High Priest Jien’s “My black sleeves, a cold shoulder” (Hyakunin Isshu #95)

Classic Ukiyo-e Woodprint


Translation

Former High Priest Jien (1155-1225)
Receiving not
The people of this floating world
A burden I carry…
Cut off from former times
My black sleeves, a cold shoulder.
Original Japanese
Pronunciation
前大僧正慈円
Saki no Daisojo Jien
おほけなく
Ookenaku
うき世の民に
Ukiyo no tami ni
おほふかな
Oou kana
わがたつそまに
Waga tatsu soma ni
墨染の袖
Sumizome no sode
Literal Notes
         
Receive/catch not
[floating/merry/gossip/rumor/scandal/bad-reputation/rainy-season] [world/society/age] ’s [citizen/people/nation] to
[Chase/cover/hide/conceal/bear/drive/expel/carry-on-back] how!/alas!
[Me/I/harmony/peace] [stand/build/pass/elapse/sever/cut-off/abstain] [while/during/sparse-time/former-times]
Black-ink dye/color/stain/print ’s sleeve/give-someone-cold-shoulder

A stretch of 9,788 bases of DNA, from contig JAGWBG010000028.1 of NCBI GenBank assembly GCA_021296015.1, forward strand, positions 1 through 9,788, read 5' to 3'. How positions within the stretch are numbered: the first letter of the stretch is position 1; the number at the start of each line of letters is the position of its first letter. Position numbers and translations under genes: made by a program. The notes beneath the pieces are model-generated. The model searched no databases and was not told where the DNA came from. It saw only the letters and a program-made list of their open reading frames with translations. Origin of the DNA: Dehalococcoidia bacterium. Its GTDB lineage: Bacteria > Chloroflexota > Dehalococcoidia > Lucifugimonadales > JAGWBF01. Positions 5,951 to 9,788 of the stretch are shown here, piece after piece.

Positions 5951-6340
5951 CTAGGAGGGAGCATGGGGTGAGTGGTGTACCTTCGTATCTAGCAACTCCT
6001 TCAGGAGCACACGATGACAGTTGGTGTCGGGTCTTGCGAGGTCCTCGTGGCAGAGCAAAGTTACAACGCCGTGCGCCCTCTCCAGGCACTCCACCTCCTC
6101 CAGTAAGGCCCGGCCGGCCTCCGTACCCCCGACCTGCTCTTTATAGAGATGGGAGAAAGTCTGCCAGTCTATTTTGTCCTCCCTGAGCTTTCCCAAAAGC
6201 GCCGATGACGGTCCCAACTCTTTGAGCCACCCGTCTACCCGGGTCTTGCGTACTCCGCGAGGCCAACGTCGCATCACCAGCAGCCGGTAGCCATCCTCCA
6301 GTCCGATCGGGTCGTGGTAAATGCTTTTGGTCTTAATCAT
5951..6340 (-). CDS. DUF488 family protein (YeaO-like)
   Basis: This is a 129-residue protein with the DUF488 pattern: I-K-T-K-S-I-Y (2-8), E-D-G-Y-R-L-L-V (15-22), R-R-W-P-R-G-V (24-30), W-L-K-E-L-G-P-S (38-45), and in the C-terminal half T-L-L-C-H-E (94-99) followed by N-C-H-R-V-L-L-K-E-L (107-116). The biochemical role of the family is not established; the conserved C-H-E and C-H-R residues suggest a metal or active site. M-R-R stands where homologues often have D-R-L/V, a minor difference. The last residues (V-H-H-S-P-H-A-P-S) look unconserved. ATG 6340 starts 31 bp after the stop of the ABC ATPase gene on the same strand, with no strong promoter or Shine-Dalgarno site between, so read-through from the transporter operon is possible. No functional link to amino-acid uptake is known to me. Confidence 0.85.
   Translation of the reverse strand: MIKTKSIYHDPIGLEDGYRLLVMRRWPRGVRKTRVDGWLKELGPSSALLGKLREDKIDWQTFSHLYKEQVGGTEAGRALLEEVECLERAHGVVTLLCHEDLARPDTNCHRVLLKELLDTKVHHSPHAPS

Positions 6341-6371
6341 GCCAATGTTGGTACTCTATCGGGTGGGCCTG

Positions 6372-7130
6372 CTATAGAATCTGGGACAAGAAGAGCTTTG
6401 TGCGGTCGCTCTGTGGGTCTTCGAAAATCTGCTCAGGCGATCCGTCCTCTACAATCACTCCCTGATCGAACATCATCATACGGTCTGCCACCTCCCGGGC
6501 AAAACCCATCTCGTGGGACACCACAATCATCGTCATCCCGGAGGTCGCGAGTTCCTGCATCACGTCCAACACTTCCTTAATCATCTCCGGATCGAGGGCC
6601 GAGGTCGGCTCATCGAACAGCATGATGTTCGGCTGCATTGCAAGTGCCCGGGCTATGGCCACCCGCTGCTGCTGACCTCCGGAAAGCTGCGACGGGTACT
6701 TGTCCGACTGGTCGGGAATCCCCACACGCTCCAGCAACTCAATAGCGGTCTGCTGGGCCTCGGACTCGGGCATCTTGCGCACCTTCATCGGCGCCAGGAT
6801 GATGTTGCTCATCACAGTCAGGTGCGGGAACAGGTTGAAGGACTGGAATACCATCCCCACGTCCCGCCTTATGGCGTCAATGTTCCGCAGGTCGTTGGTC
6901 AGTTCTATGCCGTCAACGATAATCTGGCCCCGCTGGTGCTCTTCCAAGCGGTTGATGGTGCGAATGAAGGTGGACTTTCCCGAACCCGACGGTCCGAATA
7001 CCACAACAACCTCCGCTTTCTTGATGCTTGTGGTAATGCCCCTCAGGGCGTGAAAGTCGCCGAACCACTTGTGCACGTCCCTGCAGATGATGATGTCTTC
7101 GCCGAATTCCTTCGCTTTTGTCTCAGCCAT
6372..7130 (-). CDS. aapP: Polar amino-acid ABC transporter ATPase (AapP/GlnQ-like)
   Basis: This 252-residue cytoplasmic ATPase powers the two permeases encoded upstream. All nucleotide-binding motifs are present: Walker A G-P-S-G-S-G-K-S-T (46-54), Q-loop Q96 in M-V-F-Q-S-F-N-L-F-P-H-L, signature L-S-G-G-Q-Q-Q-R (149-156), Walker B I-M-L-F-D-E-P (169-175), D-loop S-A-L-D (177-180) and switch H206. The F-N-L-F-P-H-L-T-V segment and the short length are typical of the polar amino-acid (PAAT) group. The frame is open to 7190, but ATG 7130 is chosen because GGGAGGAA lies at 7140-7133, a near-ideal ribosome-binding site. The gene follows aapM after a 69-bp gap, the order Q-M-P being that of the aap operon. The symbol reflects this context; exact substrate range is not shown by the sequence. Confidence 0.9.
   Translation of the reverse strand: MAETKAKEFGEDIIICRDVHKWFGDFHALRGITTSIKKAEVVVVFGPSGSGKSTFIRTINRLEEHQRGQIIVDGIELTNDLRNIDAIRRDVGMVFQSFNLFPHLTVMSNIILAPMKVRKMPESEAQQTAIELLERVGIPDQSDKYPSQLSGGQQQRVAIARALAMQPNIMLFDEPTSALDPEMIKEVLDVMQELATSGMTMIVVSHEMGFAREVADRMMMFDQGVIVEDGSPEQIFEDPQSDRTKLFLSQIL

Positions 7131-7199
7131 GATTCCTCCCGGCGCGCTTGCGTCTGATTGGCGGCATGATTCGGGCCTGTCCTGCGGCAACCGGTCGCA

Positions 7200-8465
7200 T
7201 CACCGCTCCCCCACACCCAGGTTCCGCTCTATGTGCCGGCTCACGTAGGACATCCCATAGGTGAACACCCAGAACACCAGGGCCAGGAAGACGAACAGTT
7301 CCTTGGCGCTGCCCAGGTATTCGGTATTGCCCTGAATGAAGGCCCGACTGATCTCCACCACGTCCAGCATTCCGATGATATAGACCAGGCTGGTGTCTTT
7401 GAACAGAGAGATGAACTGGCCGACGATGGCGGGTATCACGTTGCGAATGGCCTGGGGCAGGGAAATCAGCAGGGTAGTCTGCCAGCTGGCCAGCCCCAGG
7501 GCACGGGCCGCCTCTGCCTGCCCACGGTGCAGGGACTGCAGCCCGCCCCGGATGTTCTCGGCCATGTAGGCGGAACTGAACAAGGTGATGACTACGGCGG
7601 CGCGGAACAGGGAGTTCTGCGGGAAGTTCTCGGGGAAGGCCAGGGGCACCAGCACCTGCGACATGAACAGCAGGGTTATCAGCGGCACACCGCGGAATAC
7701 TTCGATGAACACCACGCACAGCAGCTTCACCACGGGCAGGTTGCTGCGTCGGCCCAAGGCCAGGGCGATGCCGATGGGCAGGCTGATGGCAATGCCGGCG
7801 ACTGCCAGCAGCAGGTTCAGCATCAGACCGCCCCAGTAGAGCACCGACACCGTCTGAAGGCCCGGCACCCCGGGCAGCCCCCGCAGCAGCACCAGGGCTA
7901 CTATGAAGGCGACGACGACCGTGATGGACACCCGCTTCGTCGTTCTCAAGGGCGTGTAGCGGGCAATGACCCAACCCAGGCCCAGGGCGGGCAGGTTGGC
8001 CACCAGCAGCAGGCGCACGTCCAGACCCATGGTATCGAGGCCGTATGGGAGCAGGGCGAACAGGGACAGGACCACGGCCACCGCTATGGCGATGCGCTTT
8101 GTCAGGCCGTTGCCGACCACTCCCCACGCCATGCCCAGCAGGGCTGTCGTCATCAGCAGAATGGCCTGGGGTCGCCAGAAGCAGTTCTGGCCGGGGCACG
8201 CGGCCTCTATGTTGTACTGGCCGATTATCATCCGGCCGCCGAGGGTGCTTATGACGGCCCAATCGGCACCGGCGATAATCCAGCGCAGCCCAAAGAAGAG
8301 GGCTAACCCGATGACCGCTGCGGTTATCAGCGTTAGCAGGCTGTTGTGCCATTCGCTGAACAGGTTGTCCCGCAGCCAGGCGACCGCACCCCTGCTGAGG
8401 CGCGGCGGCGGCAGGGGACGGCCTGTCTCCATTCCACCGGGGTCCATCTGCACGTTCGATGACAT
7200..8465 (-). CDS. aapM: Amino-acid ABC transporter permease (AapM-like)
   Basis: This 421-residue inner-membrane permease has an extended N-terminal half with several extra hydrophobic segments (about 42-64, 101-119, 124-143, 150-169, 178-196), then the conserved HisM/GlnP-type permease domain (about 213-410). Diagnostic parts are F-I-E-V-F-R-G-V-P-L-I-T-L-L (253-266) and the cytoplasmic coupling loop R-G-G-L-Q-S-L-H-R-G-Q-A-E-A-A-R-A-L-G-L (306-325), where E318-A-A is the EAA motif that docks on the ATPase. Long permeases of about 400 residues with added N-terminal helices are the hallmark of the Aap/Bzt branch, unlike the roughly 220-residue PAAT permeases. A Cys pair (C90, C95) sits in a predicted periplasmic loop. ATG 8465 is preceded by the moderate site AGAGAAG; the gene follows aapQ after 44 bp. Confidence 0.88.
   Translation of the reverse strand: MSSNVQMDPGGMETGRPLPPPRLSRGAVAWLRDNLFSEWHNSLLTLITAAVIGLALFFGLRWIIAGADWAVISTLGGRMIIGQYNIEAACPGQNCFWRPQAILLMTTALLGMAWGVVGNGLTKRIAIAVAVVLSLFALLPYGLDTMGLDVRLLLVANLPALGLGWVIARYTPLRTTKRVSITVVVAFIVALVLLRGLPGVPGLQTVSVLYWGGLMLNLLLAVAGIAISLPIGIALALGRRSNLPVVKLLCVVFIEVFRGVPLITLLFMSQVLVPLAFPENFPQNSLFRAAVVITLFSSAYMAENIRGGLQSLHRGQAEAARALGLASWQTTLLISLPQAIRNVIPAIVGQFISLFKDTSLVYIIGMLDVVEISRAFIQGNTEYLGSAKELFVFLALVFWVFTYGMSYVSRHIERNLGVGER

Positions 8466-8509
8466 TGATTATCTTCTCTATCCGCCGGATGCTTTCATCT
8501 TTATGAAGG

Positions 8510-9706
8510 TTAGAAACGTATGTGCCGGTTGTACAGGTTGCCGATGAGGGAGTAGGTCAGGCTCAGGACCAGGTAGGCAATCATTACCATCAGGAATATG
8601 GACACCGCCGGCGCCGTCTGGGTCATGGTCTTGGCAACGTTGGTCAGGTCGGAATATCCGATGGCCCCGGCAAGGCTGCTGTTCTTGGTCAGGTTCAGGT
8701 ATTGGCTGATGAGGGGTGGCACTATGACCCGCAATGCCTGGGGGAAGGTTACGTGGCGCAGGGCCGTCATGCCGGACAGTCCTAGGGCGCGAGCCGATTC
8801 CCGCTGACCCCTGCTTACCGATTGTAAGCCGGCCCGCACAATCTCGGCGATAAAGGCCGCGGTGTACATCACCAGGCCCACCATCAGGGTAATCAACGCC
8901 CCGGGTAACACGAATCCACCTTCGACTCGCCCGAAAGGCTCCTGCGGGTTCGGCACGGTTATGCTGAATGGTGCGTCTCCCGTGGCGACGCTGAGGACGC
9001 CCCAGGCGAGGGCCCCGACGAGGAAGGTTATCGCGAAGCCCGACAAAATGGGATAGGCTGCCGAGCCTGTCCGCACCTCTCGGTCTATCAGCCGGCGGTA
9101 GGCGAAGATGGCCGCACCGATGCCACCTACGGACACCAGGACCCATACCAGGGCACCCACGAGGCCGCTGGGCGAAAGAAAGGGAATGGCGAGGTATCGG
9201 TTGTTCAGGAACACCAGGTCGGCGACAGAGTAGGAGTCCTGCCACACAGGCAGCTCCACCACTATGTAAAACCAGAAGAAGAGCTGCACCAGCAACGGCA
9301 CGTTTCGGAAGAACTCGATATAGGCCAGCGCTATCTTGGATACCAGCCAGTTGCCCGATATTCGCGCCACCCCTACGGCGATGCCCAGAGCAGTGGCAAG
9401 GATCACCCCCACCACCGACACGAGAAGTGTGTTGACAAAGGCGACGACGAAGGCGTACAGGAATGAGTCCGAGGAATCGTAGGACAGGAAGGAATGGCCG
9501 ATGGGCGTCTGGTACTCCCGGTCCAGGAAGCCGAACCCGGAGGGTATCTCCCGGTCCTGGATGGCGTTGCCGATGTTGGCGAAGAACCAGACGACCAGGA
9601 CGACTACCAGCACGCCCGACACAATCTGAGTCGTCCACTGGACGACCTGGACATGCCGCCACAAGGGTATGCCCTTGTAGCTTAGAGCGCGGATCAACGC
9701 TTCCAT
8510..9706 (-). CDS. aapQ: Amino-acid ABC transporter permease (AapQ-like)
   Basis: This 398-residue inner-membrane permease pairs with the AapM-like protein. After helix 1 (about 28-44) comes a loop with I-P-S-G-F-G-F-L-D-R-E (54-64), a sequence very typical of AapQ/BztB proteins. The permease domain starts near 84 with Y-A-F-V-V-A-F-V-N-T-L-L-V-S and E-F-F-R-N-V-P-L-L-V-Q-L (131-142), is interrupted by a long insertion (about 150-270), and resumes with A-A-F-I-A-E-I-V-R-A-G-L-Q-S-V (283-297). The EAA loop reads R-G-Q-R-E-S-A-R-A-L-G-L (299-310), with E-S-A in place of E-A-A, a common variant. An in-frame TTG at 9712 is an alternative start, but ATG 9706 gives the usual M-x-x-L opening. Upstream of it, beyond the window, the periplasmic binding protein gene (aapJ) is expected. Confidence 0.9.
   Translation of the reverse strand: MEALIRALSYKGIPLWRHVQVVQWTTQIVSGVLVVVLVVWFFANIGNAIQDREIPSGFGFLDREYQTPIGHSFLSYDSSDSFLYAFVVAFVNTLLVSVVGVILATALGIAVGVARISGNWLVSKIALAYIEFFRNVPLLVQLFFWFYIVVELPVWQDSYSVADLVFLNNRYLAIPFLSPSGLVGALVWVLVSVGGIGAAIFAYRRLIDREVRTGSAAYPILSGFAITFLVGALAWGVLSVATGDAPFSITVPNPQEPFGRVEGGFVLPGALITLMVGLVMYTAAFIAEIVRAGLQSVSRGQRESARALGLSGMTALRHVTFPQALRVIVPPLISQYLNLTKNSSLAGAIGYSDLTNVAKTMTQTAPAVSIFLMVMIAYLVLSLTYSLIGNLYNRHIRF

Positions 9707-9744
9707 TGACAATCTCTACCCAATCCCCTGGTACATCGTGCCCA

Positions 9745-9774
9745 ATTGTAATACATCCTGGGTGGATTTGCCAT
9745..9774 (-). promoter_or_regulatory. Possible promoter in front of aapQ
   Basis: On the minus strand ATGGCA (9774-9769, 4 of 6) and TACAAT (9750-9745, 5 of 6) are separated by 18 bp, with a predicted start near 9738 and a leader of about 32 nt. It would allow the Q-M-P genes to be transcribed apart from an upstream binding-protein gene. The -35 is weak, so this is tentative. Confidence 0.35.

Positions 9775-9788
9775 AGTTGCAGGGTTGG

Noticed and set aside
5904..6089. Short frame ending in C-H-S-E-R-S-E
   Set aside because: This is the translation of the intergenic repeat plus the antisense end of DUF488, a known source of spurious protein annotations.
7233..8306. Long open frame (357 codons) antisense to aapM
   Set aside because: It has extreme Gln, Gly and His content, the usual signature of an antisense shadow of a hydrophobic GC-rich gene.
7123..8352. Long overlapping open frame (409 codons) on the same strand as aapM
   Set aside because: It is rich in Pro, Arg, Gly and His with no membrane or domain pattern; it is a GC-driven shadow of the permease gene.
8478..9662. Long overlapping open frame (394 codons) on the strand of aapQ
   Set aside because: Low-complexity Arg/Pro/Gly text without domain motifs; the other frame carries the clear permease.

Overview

“Ukiyo” is a “floating world” or the merry, pleasure seeking urban life, but also has the connotation of being empty, seeking pleasures in a fleeting and transient life. Here, “uki” is written in the hiragana alphabet rather than in the kanji graphic character, leaving it open to other meanings, including scandal, bad reputation, and rainy season.
“Black sleeves” denotes the black garb of priests. He is referring to turning away from the meaningless, pleasure-seeking world of society and his former life and going on a more spiritual path.

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